Director of Political and Social Research

This week the independent Boundary Commission for England has reported its provisional recommendations for changes to the Parliamentary boundaries ‒ the constituencies for which MPs are elected.

Boundary reviews are a vital part of our electoral system ‒ if everyone is to have a roughly equal say in which party governs the country, each MP needs to represent roughly the same number of voters. As the population in different parts of the UK changes over time, the electorate of MPs seats also changes ‒ with the electorate in some seats dropping and in others growing. Boundary reviews iron out these differences and put things back on a level footing.

They are, however, rarely uncontroversial as they have a direct relationship on how well the political parties do. Because the population in Northern inner-city seats (normally Labour) tends to fall relative to Southern suburban seats (normally Conservative), boundary reviews normally end up helping the Conservative party. This boundary review is particularly controversial because it also involves cutting the number of MPs by 50 and a tightening up of the rules the Boundary Commission have to follow when proposing seats, meaning all seats must now have an electorate within 5% of the average, even if this means crossing county boundaries.

On the existing boundaries the Conservative party need to be around 11% ahead in the overall vote to win an overall majority, while Labour could achieve an overall majority with a lead of 3%. The Conservative party hopes that making seats more equal will remove some of this perceived bias in the electoral system. Labour has accused the government of seeking to gerrymander the boundaries to their advantage.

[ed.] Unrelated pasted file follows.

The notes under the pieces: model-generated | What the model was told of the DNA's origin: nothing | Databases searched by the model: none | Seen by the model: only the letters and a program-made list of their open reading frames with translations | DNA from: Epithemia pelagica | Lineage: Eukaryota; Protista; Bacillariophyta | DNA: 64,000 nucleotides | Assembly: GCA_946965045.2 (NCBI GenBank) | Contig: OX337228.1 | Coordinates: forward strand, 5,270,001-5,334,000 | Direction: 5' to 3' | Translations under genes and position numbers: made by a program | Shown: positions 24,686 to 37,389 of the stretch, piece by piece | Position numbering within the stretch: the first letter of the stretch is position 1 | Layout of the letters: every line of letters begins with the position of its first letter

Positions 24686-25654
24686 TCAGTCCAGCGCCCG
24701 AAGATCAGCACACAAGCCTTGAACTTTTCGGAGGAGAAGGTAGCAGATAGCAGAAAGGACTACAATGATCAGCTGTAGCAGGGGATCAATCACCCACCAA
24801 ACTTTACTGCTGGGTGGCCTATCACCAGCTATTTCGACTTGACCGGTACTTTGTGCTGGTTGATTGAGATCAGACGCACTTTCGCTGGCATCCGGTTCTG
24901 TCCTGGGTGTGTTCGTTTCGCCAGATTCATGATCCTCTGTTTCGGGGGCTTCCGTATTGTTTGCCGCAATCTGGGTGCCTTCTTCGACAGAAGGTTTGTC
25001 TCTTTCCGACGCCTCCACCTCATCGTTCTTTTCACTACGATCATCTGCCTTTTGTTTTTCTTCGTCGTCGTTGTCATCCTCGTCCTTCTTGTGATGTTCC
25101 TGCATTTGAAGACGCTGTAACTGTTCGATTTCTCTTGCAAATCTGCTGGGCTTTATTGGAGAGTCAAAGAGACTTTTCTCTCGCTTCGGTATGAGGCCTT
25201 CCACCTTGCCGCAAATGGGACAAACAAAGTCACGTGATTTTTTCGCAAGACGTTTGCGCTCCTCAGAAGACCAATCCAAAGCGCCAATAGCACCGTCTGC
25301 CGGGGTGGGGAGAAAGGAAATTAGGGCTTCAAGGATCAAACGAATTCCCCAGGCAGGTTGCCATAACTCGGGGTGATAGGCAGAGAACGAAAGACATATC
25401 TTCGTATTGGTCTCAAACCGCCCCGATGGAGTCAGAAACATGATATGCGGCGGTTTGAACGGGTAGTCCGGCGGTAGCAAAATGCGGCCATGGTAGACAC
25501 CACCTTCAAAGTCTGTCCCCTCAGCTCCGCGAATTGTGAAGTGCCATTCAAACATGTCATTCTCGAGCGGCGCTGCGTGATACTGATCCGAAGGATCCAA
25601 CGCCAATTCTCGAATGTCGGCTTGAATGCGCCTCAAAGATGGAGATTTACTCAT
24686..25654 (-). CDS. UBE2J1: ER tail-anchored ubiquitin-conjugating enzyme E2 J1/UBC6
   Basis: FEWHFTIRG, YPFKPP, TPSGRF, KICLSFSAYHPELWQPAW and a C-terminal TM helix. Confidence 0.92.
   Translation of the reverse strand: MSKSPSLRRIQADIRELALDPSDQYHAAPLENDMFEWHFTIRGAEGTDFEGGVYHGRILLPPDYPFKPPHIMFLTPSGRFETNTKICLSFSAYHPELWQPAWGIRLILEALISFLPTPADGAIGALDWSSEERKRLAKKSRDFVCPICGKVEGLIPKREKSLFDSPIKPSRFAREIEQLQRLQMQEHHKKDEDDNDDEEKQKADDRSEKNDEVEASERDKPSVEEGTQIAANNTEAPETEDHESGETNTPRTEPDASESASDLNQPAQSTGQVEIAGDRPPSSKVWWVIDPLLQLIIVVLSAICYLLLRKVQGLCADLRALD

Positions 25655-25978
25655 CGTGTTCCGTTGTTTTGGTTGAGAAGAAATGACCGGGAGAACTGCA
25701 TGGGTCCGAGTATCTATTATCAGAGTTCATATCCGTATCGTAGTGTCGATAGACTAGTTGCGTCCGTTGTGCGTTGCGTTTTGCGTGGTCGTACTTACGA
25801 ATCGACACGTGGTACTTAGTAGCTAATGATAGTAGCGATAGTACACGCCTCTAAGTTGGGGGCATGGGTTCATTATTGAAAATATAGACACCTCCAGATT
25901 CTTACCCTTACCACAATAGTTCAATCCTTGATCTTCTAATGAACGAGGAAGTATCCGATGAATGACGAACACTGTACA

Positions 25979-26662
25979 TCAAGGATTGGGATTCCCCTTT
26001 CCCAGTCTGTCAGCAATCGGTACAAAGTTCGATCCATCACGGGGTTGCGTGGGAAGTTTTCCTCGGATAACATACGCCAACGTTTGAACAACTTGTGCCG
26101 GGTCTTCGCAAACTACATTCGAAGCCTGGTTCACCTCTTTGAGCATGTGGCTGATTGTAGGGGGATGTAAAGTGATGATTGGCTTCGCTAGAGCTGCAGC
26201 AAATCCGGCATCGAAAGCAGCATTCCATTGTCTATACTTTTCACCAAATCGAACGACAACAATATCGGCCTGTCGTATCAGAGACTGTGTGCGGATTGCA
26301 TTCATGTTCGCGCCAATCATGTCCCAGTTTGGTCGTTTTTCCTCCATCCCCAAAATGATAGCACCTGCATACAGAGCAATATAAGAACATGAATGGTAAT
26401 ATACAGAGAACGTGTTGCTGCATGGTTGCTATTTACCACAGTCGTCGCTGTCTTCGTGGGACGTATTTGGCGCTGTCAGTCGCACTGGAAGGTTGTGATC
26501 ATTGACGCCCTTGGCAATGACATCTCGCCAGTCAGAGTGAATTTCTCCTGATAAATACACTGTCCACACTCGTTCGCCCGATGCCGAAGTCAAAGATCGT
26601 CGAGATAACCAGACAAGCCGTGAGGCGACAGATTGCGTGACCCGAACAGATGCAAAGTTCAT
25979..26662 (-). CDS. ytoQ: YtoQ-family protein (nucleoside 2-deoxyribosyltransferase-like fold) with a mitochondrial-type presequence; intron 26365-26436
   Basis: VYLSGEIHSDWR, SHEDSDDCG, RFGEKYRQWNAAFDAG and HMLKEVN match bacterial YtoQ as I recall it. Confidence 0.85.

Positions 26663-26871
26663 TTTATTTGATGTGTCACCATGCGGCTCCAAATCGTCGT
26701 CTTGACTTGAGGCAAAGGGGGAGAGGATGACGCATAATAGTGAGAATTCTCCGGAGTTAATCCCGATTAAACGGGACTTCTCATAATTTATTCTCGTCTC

Our first projections based on the proposed boundaries suggest that they will help the Conservatives somewhat. If the votes from the 2010 general election had been counted on the new boundaries, the Conservatives would have won 5 fewer seats, the Liberal Democrats would have won 7 fewer seats and the Labour party would have won 18 fewer seats. While the Boundary Commissioners for Wales and Scotland have yet to report, it looks likely that the Conservatives would have been very close to an overall majority if the last election had been fought on the new boundaries in a House of Commons of 600 MPs.

However, if Conservatives hope the new boundaries will entirely remove Labour's current advantage in the electoral system they are likely to be disappointed. Only part of the current disparity is down to the different seat sizes, it is also due to lower turnout in Labour seats, and people voting tactically against the Conservatives.

As well as the effect upon the wider political picture, boundary changes also have a big impact on individual MPs, who may see their seats abolished or changed. On the provisional boundaries, high-profile MPs who may suffer under the new boundaries include Ken Clarke (his Rushcliffe seat is abolished), Iain Duncan Smith (his safe Conservative Chingford & Woodford Green seat is divided between two marginals - Chingford & Edmonton and Wanstead & Woodford), Alan Johnson (his Hull West & Hessle seat becomes an ultra-marginal) and Hilary Benn (his Leeds Central seat is abolished).

So far these recommendations are only provisional ‒ there now follows a twelve week consultation period and public hearings, after which the Boundary Commission will review their recommendations. When the final recommendations are completed by 2013 the new boundaries then face a vote in Parliament before they are implemented.

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